In high schools across the United States, an almost singular focus on preparing students for traditional 4-year college degree programs fails to serve the majority of students argues University of Washington faculty member Thomas Halverson.
On July 30, Halverson will discuss how school systems can better support the diversity of students’ skills, interests and passions during a live chat starting at 11:30 a.m. Pacific on the College's YouTube Live channel.
Halverson, the director of the Master’s in Education Policy program at the UW, wrote about the need to create alternative pathways for the majority of high school students who won’t pursue a bachelor’s degree in an essay in the most recent edition of the College of Education’s Research That Matters magazine.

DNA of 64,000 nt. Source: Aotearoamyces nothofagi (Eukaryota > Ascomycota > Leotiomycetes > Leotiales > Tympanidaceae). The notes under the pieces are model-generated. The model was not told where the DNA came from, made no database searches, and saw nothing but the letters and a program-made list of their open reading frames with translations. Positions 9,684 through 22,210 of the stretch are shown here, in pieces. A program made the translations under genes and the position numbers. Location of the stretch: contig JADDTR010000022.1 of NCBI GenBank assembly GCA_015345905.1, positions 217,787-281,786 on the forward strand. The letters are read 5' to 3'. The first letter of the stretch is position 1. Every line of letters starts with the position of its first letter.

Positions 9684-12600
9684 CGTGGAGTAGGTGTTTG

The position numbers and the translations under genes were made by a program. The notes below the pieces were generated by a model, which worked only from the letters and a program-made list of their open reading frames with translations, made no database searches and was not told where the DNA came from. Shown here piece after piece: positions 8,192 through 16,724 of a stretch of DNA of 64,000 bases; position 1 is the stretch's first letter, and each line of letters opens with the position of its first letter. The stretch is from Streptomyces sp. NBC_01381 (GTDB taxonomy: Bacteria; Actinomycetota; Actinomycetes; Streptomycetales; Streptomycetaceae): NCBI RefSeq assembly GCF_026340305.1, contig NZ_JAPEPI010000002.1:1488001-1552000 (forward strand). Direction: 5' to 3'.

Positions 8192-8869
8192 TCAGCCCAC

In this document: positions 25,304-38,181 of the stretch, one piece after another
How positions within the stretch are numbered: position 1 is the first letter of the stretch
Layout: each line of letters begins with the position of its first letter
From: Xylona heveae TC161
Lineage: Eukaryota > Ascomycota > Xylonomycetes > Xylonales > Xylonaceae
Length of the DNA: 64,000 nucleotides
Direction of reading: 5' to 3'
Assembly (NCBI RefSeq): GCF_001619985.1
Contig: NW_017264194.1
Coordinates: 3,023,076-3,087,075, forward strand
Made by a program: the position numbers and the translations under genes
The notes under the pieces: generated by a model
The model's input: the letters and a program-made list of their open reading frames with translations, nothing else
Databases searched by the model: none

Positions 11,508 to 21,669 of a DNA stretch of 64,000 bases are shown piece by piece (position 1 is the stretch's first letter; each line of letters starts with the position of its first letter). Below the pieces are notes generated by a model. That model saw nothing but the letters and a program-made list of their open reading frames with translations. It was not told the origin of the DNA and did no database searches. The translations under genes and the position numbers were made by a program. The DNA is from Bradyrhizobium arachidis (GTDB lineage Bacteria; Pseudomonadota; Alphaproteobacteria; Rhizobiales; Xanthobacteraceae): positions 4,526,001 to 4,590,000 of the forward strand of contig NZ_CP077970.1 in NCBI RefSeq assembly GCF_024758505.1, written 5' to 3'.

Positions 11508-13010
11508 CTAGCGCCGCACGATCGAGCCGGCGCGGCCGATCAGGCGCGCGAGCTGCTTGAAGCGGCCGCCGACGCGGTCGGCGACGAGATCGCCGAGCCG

In the essay, Halverson, notes that taking career and technical education (CTE) courses in high school can improve the odds of graduation, boost a student’s chances of taking advanced math and science coursework, and increase their earnings immediately after high school.
“We need to let go of the myth that the current system works for most high school students and recognize that we are failing to prepare a majority of the young people in our state to lead their best lives,” Halverson wrote.
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